Palaces around the world are of interest to both tourists and locals. From England’s iconic Buckingham Palace to Germany’s Neuschwanstein Castle, there really is a palace in every shape, size, and style. But which palace is the most statistically beautiful according to science?

Interested in finding out, money.co.uk utilised the golden ratio to determine which of the world’s palaces is the most beautiful. To do this, they compared each palace’s dimensions to the golden ratio, a mathematical ratio which can be found in nature, architecture, and even music, that indicates a balanced and aesthetically pleasing composition. Money.co.uk were then able to determine how close the palace’s dimensions are to the golden ratio – the smaller the percentage difference, the more statistically beautiful the palace.

The world’s most scientifically beautiful palaces

Palace Country Height/width ratio Percentage difference from golden ratio
#1 Topkapi Palace Turkey 1.572 3%
#2 Mysuru (Mysore) Palace India 1.690 4%
#3 Forbidden City (The Gate of Divine Might/Shen-Wu Gate) China 1.783 10%
#4 Schönbrunn Palace Austria 1.359 16%
#5 Neuschwanstein Castle Germany 2.000 24%
=#6 Imperial Palace Tokyo Japan 1.133 30%
=#6 Château De Chambord France 1.125 30%
#8  Palais des Papes France 2.158 33%
#9  Kensington Palace England 2.375 47%
#10  The Grand Palace (Chakri Mahaprasad Hall) Thailand 2.813 74%
#11  Potala Palace China 3.077 90%
#12  Umaid Bhawan Palace India 3.520 118%
#13  Alhambra (Palace of Charles V) Spain 3.706 129%
#14  The Royal Palace of Stockholm Sweden 3.788 134%
#15  The Royal Palace Spain 3.970 145%

Money.co.uk revealed that the world’s most statistically beautiful palace is Topkapi Palace in Istanbul, Turkey. The palace’s width/height ratio worked out at 1.572, which is just 3% off the golden ratio’s proportions.

Just behind, with a difference of 4% from the golden ratio, is Mysuru (Mysore) Palace in India.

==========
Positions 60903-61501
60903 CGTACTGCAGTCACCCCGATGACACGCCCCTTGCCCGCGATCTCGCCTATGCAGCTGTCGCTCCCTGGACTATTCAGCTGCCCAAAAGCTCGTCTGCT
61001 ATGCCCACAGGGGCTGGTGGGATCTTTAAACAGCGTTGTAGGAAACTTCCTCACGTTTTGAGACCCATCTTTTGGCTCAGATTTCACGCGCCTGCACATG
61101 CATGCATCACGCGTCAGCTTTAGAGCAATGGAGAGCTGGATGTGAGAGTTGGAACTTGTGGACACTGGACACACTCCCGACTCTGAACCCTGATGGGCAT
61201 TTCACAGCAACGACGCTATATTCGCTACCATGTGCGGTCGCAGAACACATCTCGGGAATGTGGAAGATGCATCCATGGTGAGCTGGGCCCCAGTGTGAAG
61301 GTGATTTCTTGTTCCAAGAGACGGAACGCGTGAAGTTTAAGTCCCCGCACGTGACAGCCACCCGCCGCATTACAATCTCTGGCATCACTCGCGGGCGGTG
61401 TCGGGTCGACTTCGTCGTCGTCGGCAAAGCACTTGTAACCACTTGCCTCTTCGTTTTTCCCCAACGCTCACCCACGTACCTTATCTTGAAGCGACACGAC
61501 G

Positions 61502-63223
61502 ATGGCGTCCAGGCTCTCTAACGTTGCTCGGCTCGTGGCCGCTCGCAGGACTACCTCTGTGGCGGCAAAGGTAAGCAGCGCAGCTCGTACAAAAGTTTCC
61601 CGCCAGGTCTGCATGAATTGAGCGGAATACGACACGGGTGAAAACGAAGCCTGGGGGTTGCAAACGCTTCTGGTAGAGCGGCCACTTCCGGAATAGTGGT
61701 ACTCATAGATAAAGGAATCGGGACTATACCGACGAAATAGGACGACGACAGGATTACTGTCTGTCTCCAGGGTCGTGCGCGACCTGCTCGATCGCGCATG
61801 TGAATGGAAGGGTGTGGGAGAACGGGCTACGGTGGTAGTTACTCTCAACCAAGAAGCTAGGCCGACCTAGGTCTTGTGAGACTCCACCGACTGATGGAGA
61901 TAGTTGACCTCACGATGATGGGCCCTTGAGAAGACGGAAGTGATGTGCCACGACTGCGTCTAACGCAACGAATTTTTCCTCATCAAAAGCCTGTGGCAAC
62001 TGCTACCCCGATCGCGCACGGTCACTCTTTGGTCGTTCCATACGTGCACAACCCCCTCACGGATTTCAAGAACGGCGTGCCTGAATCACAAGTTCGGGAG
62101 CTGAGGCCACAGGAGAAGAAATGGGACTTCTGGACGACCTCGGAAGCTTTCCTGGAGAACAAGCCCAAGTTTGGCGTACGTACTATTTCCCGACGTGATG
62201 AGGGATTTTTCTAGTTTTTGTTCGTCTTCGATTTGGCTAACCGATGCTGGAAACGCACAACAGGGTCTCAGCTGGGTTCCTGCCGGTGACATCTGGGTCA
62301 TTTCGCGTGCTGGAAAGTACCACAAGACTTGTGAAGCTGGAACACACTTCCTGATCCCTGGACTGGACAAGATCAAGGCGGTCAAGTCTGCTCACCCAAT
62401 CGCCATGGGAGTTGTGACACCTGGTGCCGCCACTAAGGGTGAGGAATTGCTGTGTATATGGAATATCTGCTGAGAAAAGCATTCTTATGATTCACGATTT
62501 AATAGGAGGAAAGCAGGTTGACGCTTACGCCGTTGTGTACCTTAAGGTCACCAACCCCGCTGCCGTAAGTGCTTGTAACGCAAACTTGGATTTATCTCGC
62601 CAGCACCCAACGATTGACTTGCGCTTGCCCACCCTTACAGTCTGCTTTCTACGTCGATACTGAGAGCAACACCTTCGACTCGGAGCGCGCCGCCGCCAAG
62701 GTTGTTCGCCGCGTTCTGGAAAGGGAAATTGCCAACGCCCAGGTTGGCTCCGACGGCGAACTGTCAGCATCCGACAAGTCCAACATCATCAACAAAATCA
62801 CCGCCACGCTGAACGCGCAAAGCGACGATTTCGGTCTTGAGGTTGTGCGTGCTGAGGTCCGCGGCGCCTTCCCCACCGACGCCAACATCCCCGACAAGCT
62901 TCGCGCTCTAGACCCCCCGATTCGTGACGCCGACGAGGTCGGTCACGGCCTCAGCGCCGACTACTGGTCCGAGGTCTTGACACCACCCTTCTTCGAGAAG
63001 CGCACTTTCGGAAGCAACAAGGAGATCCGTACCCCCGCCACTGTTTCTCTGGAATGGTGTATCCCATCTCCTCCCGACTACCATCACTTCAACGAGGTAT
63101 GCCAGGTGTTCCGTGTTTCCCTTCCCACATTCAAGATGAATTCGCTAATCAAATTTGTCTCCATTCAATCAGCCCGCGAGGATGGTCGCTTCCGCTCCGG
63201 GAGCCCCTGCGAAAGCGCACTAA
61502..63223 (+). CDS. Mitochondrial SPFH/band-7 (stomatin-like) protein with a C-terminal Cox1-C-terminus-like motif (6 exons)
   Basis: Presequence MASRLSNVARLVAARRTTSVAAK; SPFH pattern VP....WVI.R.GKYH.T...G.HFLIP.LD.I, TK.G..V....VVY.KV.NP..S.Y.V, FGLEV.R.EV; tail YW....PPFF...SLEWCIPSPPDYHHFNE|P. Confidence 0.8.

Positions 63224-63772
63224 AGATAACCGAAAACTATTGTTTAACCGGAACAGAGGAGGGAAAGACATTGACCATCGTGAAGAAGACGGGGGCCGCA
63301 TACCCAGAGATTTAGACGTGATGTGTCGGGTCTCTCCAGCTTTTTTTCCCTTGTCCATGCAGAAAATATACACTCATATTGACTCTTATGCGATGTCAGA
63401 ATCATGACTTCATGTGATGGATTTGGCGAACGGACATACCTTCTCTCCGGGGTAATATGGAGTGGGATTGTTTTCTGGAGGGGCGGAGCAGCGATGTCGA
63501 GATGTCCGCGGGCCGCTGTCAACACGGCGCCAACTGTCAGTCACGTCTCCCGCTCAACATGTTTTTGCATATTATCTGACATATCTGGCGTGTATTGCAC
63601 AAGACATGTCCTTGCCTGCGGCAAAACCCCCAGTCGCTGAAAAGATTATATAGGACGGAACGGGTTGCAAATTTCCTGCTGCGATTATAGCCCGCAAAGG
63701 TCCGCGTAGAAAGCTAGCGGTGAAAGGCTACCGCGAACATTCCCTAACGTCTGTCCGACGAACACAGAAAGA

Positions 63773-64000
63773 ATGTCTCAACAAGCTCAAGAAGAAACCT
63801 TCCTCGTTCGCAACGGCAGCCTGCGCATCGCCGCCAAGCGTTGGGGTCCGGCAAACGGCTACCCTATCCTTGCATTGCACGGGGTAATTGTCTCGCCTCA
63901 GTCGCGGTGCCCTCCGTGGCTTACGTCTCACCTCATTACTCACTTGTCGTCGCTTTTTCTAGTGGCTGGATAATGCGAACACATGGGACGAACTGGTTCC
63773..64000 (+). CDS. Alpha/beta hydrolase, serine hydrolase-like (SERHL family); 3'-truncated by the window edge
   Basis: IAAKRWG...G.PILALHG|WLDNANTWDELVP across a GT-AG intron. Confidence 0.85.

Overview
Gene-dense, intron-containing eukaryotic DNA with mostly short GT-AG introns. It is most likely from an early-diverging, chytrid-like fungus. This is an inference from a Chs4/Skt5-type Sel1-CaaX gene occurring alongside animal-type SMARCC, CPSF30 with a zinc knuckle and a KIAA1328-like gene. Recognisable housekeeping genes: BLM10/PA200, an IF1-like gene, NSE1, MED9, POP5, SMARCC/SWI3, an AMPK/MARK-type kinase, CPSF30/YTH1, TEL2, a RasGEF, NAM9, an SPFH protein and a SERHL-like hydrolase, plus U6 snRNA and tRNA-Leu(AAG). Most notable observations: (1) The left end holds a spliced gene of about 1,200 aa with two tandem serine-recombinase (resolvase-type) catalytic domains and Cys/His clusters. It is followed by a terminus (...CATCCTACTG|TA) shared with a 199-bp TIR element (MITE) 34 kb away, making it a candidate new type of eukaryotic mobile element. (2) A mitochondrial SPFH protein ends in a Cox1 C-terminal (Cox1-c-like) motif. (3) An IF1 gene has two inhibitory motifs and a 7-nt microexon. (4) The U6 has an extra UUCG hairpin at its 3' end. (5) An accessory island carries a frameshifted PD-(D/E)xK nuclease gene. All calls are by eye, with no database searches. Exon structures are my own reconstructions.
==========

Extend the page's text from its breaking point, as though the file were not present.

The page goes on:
Coming in third, and differing 10% from the golden ratio’s proportions, is the Forbidden City Palace in Beijing, China.

The world’s least scientifically beautiful palaces 

Palace Country Height/width ratio Percentage difference from golden ratio
#1 Dolmabahçe Palace Turkey 7.972 393%
#2 Hampton Court Palace England 6.389 295%
#3 Buda Castle Hungary 5.175 220%
=#4 Drottningholm Palace Sweden 5.160 219%
=#4 Palace of Versailles France 5.158 219%
#6 Presidential Palace (Palacio de Gobierno) Peru 4.613 185%
#7 Buckingham Palace England 4.500 178%
#8  Windsor Castle England 4.361 169%
#9  Chateau De Fontainebleau France 4.337 168%
#10  Winter Palace Russia 4.179 158%

Despite being home to the ranked most beautiful palace, Topkapi Palace, the results found that Istanbul was home to the least statistically beautiful palace analysed, Dolmabahçe Palace. The palace’s height/width ratio was 7.972 due to the width of the palace, meaning it is a staggering 393% away from the golden ratio’s proportions.

Three of England’s palaces feature in the bottom 10, with the least statistically beautiful being Hampton Court Palace, again due to its wide proportions. Hampton Court Palace shows a difference of 295% to the golden ratio, placing it second from bottom.

Third from last is Buda Castle in Hungary, which shows a difference of 220% from the golden ratio with a height/width ratio of 5.175.

For more information, find the full blog post here: https://www.money.co.uk/home-insurance/most-beautiful-palaces

Methodology:

  1. Money.co.uk wanted to find out which palaces around the world are the most scientifically beautiful.
  2. To do this, money.co.uk collated a list of the 50 most famous palaces, and then searched each palace’s name into SEMrush to find which are searched for the most on Google in order to determine the 25 most popular.
  3. Next, money.co.uk sourced the dimensions of the façade of each palace (base width and height) using a combination of reliable online sources and Google Earth Pro in order to apply the golden ratio to each structure.
  4. The dimensions were then used to calculate the percentage difference from the dimensions of each palace to the golden ratio.
  5. Each palace was ranked based on which palaces’ façade was closest to the golden ratio where the smallest percentage difference indicated a more scientifically beautiful palace.

*In the cases where the palace was not a single building, but a complex of palaces, the most representative palace was chosen:

  • Palace of Charles V, Alhambra
  • Chakri Mahaprasad Hall, The Grand Palace
  • The Gate of Divine Might/Shen-Wu Gate, Forbidden City
  • Main entrance, Topkapi Palace